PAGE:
18th SPYC Vintage Motor Classic 2019

Stuart Keen’s 1951 Supercharged MG TD heads toward the Sunshine Skyway Bridge that towers over Tampa Bay, Fl. 

By Joan Magine 

     “High Wind Warning. Use Extreme Caution,” presaged the electronic highway sign five miles ahead of the Sunshine Skyway Bridge. Members of the SBCC knew the most direct route to the St. Petersburg Yacht Club Vintage Motor Classic on Nov. 10 was up and over the windy Skyway bridge. It was a brisk early morning drive, with the temperature around 65 degrees, and only a mild breeze rustling the palm fronds at sea level. Then, as the six-car caravan rounded a corner, there it was, the concrete mountain landmark towering over the whitecaps in Tampa Bay. The Sunshine Skyway Bridge is 4.4 miles of cable-stayed bridge, that rises 12 stories above the water.

     The Skyway is listed as one of the most spectacular bridges in the world by website DangerousRoads.org. Some drivers enjoy the scenery as they go up and over. Others find it a white-knuckle experience and seek the inside lane. If the wind or weather becomes too severe, the bridge is closed. But not using the bridge requires a journey around Tampa Bay, adding about three hours to the trip. The LBC’s were undaunted by the caution sign, and began the climb. Being small cars, they were all pretty low to the pavement. Toward the summit of the span, the wind picked up noticeably and it was blowing heavily on the other side as they descended.
     Leaving the wind behind, the group wove through the quiet Sunday streets of St. Petersburg to the destination. Once at South Straub Park, adjacent to St. Petersburg Yacht Club, Club President Jim Wilson and wife, Debbie, parked their Triumph nearby Wyatt Rinker’s DeLorean. Stuart Keen and friend Bill Swan, with Stu’s MG TD, and John and Joan Magine, with their MGA, were next to each other.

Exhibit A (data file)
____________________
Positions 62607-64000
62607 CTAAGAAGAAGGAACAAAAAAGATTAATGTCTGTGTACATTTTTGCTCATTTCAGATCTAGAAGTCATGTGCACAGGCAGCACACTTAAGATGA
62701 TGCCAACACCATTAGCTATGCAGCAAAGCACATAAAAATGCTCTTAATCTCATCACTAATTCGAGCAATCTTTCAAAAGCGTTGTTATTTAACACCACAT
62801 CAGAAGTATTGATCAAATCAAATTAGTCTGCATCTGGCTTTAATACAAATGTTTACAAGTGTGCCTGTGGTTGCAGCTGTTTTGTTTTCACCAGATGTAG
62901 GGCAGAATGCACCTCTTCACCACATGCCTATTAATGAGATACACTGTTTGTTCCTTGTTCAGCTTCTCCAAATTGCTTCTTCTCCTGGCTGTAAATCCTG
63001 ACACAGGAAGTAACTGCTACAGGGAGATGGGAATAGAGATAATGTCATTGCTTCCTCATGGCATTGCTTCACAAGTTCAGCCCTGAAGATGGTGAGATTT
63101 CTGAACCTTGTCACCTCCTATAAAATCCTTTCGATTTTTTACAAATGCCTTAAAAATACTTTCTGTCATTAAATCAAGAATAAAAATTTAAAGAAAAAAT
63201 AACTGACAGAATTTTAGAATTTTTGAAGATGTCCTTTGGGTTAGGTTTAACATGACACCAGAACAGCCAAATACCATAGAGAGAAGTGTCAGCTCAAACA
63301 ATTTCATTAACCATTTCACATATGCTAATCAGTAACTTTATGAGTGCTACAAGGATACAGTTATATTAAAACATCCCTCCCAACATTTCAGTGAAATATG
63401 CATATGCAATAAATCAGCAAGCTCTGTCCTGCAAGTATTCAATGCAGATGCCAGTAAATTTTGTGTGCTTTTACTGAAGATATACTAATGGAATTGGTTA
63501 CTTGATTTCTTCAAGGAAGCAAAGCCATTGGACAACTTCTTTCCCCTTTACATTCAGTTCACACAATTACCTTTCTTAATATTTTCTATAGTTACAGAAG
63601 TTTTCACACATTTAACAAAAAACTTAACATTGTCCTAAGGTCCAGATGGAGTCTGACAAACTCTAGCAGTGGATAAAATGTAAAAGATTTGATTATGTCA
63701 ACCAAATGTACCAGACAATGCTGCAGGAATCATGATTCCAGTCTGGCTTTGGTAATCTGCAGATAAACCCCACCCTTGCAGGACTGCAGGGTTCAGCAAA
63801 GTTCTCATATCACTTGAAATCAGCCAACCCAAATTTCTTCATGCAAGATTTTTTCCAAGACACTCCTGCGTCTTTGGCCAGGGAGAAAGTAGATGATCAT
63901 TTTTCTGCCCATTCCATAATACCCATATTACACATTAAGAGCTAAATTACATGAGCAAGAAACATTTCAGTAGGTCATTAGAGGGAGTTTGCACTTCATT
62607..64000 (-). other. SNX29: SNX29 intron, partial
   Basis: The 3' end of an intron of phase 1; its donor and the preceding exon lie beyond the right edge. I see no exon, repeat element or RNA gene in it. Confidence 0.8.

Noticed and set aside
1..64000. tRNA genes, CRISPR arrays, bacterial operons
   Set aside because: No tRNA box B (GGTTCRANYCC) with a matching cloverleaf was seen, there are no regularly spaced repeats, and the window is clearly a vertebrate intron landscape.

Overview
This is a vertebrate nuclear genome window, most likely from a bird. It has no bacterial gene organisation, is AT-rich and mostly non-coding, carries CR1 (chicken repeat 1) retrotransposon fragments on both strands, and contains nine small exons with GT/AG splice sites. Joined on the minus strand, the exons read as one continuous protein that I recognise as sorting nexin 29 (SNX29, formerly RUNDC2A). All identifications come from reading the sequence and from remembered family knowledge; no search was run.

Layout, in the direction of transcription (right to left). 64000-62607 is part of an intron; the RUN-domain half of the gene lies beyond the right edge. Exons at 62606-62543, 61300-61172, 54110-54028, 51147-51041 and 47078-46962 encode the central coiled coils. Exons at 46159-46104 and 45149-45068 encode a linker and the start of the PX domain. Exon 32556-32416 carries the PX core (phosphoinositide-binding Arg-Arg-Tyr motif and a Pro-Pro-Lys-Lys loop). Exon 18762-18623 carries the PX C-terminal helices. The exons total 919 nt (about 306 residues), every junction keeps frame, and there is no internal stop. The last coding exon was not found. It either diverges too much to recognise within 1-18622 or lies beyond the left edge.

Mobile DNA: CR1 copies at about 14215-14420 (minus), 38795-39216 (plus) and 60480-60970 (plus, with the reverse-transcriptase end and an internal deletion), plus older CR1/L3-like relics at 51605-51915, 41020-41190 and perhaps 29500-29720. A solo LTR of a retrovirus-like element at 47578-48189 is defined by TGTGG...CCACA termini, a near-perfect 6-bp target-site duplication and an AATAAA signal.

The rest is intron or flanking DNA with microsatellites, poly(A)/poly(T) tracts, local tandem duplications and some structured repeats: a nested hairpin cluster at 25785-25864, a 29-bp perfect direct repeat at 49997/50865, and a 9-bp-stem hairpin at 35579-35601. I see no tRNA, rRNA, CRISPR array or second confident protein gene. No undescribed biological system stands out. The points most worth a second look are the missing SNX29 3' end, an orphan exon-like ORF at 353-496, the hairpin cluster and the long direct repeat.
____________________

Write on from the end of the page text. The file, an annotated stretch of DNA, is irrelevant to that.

The Vintage Motor Classic has one of the best locations in the area for their annual event. The yacht club and tree shaded park in downtown St. Petersburg are surrounded by the Waterfront Arts District, a big marina, restaurants, hotels and high-rise condos. It’s a popular show and always draws lots of people. Featured were pre-1980 cars, trucks, motorcycles and boats. The weather was beautiful with the temperature rising to 80 degrees.
     Hamburgers and hot dogs were grilled on site, but the lure of the numerous nearby cafes and restaurants was hard to ignore. The caliber of cars was outstanding, and for the first time in recent memory, the Suncoast British Car Club didn’t take home any awards. But the show was a pleasant place to spend a Sunday among car enthusiasts and the public.

Photos also by Joan.

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